Smoking Techniques

Smoking Techniques

Smoking Techniques

Traditional American barbecue is just one style of smoking. Food can be smoke-cured to preserve it and remove moisture; it can be smoke-roasted and it can be cold smoked to add flavor with little cooking.

Traditional American Barbecue

To most, barbecue, as a rule, means cooking food with wood smoke for long periods of time at low temperatures — "Low and Slow." A dry rub is typically used during the smoking process, and some styles of barbecue will add a sauce after the smoking is complete or near the end of the process. Barbecue temperatures are usually around 200°F, but many do it lower or higher. Barbecue aficionados take pride transforming lesser cuts of meat into tender masterpieces. The key is taking the time to break down the connective tissue and render the fat without going too far and drying the meat out.

Smoke Roasting

Roasting on the grill is also referred to as "Indirect Grilling" or "Indirect Cooking." Simply put, the food is placed in the grill in an area without fire below it and the cooking is done with the hood closed. Roasting can be done anywhere from 350°F to more than 700°F, but most (non-Kalamazoo) grills have difficulty exceeding 400°F when half of their burners are turned off for the indirect zone.

Smoke roasting is simply roasting with the addition of smoke. Smoke roasting is a great way to add an extra level of flavor to roasted meats.

Cold Smoking

An example of cold-smoked food is Lox. The salmon is smoked without cooking it. The heat source generating the smoke must be isolated from the food chamber, and the smoke must be cooled down before it comes in contact with the food. Ice may be used to accomplish this. Whereas hot smoking is typically pursued with the temperature in the food chamber exceeding 200°F, cold smoking happens at much lower temperatures. Cold smoking is ideally done at temperatures just above freezing, but most smoking below 100°F can be considered "cold" smoking. Cold smoking techniques can be used on food in advance of grilling for amazing flavor and texture combinations.

How to Smoke

Smoking methods all have one thing in common: the wood needs to smoke without combusting. If the wood is raised to a temperature much higher than 400°F, it is in danger of catching fire. One way to delay this is by soaking the wood beforehand. However, if you carefully place the wood (relative to the heat and to the food) you can effectively control its temperature. Close enough to the heat to smoke and far enough from the heat not to combust — simple, right?

Restricting the oxygen available can also keep the wood from flaming. Without air to fuel the fire, it will smoke but not blaze. A Kalamazoo offset smoking box can snuff a fire and control the air supply just like most purpose-built smoking equipment can.

Smoking envelopes: Make smoking envelopes from tinfoil to conveniently smoke on the grill. Multiple envelopes or packets can be made for use during a single cooking session. Use one envelope at a time and add a fresh envelope as each one becomes exhausted. Each envelope will usually last for at least half an hour.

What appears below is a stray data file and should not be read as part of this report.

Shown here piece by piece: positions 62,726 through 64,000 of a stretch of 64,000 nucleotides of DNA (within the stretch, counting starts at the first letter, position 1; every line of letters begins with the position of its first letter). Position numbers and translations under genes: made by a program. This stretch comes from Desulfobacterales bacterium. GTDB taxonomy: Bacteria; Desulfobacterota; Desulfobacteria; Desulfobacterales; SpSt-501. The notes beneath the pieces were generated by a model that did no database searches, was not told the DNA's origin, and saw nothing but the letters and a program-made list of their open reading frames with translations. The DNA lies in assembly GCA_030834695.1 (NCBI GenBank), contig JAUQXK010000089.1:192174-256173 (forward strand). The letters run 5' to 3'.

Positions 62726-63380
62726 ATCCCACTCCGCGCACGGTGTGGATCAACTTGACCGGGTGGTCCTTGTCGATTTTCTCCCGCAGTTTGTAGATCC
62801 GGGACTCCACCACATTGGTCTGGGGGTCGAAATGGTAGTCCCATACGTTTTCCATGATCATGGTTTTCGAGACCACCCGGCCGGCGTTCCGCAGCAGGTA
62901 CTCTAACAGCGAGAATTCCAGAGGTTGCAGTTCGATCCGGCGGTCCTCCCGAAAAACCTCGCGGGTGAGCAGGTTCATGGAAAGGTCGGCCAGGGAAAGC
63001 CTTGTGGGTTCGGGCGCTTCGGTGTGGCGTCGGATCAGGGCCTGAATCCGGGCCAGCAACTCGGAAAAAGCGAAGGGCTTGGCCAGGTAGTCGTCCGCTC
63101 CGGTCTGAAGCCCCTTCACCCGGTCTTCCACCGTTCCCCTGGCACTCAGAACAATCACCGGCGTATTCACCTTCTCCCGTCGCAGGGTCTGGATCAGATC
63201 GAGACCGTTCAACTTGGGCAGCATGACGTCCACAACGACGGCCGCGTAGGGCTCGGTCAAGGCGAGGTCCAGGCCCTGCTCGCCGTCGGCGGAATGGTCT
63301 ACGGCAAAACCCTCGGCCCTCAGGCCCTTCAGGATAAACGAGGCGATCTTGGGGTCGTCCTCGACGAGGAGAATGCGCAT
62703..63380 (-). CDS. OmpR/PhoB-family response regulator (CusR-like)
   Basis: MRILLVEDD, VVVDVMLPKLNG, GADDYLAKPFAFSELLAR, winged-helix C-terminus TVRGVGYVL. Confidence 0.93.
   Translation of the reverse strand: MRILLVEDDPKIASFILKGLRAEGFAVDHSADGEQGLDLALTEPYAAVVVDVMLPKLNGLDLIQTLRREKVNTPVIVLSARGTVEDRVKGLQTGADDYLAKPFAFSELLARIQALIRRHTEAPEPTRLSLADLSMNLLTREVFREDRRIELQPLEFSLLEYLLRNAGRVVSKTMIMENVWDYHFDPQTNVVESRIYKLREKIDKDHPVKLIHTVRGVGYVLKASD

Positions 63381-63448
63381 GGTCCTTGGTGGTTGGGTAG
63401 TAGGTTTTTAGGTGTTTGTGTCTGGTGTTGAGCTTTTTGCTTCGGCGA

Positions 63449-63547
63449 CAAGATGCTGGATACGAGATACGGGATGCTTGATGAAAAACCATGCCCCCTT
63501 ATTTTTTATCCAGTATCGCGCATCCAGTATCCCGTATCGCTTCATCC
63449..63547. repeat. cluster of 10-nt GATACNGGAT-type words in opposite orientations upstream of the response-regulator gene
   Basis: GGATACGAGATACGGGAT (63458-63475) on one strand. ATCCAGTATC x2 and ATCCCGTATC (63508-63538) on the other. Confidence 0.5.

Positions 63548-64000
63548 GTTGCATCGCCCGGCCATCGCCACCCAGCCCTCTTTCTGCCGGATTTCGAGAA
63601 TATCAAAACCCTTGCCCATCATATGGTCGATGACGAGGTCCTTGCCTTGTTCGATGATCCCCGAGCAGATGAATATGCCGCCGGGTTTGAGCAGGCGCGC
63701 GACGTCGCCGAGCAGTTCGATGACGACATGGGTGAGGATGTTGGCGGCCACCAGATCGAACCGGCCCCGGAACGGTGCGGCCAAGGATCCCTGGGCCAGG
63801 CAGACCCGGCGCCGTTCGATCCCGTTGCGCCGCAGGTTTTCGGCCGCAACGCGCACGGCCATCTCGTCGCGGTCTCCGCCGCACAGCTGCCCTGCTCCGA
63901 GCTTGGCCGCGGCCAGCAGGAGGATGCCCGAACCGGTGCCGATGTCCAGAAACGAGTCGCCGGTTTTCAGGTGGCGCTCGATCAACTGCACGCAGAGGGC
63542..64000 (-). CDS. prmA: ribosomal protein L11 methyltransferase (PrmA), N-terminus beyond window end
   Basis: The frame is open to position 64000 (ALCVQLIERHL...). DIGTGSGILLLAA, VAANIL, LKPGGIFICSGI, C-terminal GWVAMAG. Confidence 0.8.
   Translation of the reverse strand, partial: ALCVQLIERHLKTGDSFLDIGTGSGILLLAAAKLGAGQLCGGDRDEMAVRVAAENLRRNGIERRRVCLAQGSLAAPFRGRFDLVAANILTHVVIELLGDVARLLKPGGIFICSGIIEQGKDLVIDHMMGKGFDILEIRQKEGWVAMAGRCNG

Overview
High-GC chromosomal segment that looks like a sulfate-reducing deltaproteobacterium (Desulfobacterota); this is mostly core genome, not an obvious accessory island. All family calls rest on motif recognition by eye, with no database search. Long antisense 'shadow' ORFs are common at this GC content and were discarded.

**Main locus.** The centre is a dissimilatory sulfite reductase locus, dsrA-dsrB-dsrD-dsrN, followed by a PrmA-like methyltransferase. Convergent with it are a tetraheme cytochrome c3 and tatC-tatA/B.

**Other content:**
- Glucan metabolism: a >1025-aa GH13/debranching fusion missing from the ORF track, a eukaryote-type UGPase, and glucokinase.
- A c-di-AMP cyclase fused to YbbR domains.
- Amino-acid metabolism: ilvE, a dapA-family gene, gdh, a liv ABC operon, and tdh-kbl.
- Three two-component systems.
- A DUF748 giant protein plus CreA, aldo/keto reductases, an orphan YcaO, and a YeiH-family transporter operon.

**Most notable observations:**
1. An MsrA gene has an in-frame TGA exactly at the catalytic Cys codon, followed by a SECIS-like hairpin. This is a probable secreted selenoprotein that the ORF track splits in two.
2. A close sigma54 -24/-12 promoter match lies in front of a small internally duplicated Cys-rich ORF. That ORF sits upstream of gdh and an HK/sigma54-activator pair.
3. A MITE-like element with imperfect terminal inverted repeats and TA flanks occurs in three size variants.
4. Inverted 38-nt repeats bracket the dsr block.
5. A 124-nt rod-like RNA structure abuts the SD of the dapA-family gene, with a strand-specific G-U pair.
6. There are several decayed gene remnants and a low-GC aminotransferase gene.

Thoroughly soak half of the wood chips. Place a layer of dry wood chips on a sheet of tinfoil and layer the wet wood chips on top. Wrap and seal the wood chips in tinfoil, and then pierce the top all over with a fork. Place the smoking envelope in the grill and get it smoking before adding food. Use tongs to reposition the envelope when needed to avoid combustion. On a Kalamazoo Hybrid Fire Grill, you can place smoking envelopes in the Hybrid Fire Grilling Drawer or on top of the cooking surface.

Smoking envelopes can also be placed on top of a bed of charcoal.

Kalamazoo side-mounted smoker box: The baffles on an offset smoker box control the flow of oxygen and the venting of smoke into the grill chamber. Build a charcoal fire in the smoker box. Once the charcoal is ashed over, add soaked wood chips on top of the fire, then close the door and the baffles to snuff the fire. Once snuffed, there will be a large amount of smoke coming out of every opening possible on the smoker box. Open the baffle leading to the grill chamber to begin venting the smoke to the food. The rear exhaust baffle can be opened to vent some or all of the smoke away from the grill chamber. It may be necessary to re-snuff the fire in the smoker box periodically. The water tray can be used in the smoker box to add moisture to the smoking process.

Chips on charcoal: Soaked wood chips can be sprinkled directly onto a bed of charcoal that has cooled to the point that the wood will smoke and not instantly burst into flame. The coals should be completely ashed over with no visible flame before adding wood chips.

Smoking vessel: For pasta dishes or other food cooked in a container, it can be difficult to infuse the smoke flavor. One way to do so is to create a small smoking chamber inside your grill. Take a pair of large, aluminum, recyclable roasting pans. Place wood chips in the bottom of one and place it over the fire until the wood chips begin to smoke. Drag the roaster to the indirect zone of your grill. Place your chili, macaroni and cheese or other dish in a pre-heated cast iron (or other grill-safe material) vessel and place that in the aluminum roaster with the chips (do not use the lid for the cast iron vessel). Invert the second aluminum roaster over the first to seal the smoke in. Close the grill hood and use indirect heat to cook the food and provide the smoke-generating heat.